Poisonous parts: leaves and flowers.

See Article about Solandra grandiflora.





Link to this plant:
https://toptropicals.com/catalog/uid/solandra_grandiflora.htm

Solandra grandiflora - Cup of Gold, Chalice Vine

Cup of Gold Vine, Chalice Vine - very fast-growing vigorous vine or shrub with fragrant flowers and large leathery leaves.
See Article about this plant.

RECOMMENDED FERTILIZER:
SUNSHINE Pikake - Fragrant Flower Booster
This item is certified for shipping to California.
Grown in
6-10"/1-3 gal pot
 


Solandra maxima, Solandra hartwegii, Solandra selerae, Butter Cup, Gold Cup, Chalice Vine, Cup-of-Gold, Trumpet Plant

Solandra maxima, Solandra hartwegii, Solandra selerae

Butter Cup, Gold Cup, Chalice Vine, Cup-of-Gold, Trumpet Plant
Family: Solanaceae
Origin: Mexico, Central America and northern South America
USDA Zone: 9-10?
USDA Plant Hardiness MapLarge shrub 5-10 ft tallVine or creeperFull sunSemi-shadeModerate waterWhite, off-white flowersYellow, orange flowersFragrantAttracts butterflies, hummingbirdsPoisonous or toxicFlood tolerantSeaside, salt tolerant plant

Thick stemmed tropical liana with large shiny leaves and large bell shaped golden yellow flowers. The thick and woody ropelike stems branch frequently and root at their nodes, and can run for more than 200', clinging with aerial rootlets and scrambling over everything in the way. The evergreen leaves are leathery, about 6" long and elliptic, with prominent lighter colored midribs and lateral veins. The flowers are truly spectacular, shaped like a chalice, 6-10" long, flaring open to 4-7" across. The five lobes of the corolla are reflexed, and each lobe is marked with a narrow purplish brown ridge on the inside. The flowers start out yellow and turn deeper golden as they age. They are fragrant, especially at night, with a scent reminiscent of coconut. Cup of gold blooms intermittently through the year, but mainly in the winter dry season. The fruits, rarely seen in cultivation, are round berries, about 2" in diameter. There are eight species of chalice vines, and they often are confused in the trade.Other species occur in the West Indies.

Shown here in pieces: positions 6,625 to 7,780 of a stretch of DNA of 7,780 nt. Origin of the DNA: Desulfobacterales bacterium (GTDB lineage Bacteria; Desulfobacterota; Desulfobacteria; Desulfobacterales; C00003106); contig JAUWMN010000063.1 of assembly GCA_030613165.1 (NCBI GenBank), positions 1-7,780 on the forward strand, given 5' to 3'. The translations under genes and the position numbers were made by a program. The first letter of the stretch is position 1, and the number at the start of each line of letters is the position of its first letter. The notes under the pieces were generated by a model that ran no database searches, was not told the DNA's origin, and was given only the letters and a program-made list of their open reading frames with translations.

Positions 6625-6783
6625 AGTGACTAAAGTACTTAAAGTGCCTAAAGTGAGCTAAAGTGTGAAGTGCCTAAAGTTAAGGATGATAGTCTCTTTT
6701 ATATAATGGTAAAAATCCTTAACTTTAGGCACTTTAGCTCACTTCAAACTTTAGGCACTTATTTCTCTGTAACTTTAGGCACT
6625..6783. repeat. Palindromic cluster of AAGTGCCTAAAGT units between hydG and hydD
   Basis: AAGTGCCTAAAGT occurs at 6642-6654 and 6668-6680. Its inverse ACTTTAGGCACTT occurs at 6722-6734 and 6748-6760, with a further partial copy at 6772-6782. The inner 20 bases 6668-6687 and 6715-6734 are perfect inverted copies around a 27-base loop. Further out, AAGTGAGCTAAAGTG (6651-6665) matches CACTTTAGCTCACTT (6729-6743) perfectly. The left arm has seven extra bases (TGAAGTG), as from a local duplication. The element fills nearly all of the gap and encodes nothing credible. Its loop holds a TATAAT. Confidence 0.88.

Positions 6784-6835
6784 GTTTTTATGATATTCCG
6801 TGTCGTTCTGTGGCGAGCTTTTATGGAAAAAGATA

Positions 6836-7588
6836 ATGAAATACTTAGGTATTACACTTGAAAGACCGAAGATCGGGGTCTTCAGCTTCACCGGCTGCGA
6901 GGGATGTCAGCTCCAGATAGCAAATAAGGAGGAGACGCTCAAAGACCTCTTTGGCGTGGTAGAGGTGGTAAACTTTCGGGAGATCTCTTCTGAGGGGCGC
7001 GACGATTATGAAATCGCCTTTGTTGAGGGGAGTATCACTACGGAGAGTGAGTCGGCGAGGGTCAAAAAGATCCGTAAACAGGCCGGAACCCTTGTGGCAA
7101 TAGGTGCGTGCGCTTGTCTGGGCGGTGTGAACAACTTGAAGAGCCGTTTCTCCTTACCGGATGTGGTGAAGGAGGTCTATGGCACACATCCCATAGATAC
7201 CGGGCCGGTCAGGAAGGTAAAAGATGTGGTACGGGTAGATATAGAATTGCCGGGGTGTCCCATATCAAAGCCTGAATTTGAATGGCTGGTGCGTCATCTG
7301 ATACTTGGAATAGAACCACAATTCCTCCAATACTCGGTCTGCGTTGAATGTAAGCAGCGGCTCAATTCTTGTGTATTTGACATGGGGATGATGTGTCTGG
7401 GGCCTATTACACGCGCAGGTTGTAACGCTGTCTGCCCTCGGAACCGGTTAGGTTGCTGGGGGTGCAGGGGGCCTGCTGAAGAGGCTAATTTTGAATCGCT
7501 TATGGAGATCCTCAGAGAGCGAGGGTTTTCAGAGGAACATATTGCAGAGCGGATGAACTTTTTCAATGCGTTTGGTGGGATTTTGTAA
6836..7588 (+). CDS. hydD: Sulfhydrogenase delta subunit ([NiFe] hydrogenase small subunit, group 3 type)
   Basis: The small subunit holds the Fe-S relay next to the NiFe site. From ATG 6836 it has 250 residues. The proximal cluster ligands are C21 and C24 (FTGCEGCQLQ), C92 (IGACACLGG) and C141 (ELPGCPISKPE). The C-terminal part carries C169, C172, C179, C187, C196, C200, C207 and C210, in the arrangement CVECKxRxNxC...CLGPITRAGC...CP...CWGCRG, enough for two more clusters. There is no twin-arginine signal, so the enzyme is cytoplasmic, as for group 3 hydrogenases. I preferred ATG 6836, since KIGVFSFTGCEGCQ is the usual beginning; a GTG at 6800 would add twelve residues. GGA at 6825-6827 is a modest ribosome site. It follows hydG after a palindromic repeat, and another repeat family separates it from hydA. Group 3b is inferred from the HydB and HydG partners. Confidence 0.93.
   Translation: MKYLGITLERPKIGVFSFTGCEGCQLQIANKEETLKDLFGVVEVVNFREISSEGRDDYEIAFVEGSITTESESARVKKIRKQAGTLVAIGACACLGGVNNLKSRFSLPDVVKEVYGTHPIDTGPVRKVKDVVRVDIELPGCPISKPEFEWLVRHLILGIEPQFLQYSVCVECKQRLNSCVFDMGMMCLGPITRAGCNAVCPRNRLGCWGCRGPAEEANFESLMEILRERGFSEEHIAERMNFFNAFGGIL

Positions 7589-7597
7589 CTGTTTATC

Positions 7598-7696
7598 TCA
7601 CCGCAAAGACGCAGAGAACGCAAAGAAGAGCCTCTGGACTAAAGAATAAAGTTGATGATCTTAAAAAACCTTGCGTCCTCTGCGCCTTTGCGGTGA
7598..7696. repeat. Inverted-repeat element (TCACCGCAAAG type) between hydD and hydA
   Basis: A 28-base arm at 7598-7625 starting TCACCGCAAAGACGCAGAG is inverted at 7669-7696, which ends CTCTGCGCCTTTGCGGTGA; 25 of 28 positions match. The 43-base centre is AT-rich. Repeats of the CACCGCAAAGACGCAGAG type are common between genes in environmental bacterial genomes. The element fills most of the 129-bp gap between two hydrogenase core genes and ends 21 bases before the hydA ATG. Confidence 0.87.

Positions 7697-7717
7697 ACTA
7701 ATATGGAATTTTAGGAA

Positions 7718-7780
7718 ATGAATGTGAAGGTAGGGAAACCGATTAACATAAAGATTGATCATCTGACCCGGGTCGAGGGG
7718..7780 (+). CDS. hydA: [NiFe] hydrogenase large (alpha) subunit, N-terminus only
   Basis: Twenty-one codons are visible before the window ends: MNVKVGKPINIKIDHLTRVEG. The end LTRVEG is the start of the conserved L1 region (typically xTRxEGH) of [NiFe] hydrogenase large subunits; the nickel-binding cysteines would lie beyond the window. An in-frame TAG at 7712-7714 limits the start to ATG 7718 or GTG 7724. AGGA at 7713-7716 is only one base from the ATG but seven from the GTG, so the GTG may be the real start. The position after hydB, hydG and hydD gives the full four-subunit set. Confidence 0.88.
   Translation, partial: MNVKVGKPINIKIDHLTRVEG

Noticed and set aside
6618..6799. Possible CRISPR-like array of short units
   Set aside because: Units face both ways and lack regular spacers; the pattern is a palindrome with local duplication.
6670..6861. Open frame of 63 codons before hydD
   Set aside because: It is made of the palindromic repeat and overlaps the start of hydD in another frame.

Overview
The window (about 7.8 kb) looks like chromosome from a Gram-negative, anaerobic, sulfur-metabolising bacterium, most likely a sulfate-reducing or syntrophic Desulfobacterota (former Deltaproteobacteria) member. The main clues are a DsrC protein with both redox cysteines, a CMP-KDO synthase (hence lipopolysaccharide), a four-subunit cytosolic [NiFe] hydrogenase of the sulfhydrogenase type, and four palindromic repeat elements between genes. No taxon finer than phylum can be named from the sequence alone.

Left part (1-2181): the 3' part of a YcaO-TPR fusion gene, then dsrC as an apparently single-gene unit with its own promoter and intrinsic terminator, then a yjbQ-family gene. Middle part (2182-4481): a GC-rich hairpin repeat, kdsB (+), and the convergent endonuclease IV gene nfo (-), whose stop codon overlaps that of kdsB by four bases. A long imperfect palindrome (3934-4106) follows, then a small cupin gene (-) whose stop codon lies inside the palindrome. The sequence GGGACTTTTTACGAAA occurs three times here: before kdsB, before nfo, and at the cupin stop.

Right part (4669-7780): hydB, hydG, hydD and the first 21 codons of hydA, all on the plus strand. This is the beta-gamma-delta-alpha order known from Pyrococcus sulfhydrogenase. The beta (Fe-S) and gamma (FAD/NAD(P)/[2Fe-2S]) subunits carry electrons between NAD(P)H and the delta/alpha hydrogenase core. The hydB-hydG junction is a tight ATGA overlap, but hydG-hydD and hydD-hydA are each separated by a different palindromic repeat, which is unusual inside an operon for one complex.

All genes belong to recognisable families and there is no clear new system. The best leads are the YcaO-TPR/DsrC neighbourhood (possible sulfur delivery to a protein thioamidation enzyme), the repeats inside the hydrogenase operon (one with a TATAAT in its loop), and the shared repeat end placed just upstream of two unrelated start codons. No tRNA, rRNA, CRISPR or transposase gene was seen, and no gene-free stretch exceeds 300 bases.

The 6-8 inch flowers are chalice shaped. They have a yellow corolla , with 5 purple lines. They bloom usually from February until May. Solandra maxima is the most common species in cultivation and vines offered as S. guttata and S. grandiflora may in fact be this one. The differences are subtle.

You can plant container plants at any time, but October is ideal, since it is a time of rapid growth. Plant near a wall, and water well. Use a slow release fertilizer in the fall.Cup of gold is a fast growing vine that thrives in most any well-drained soil. It tolerates severe pruning and blooms on new growth, so it can be cut back at any time of year. This is a heavy vine, and it requires a very sturdy support. Let the vine grow for a while, producing vigorous new shoots, then withhold water until the leaves begin to wilt. Hardiness: USDA Zones 10 - 11. Propagation: Cup of gold usually is propagated from stem cuttings taken in summer and rooted with bottom heat. Usage Cup of gold is often grown on large pergolas or trellises, or trained to grow up the side of a house where the spectacular flowers can spill down the walls over windows and doorways. Tolerant of salt spray and salty soils, all the chalice vines are excellent for seaside gardens. This is a large, rampant grower which requires plenty of space and a strong support. The chalice vines are related to the angel trumpets (Datura spp. and Brugmansia spp.), and like them, have hallucinogenic properties. They are used in sacred ceremonies in Mexico.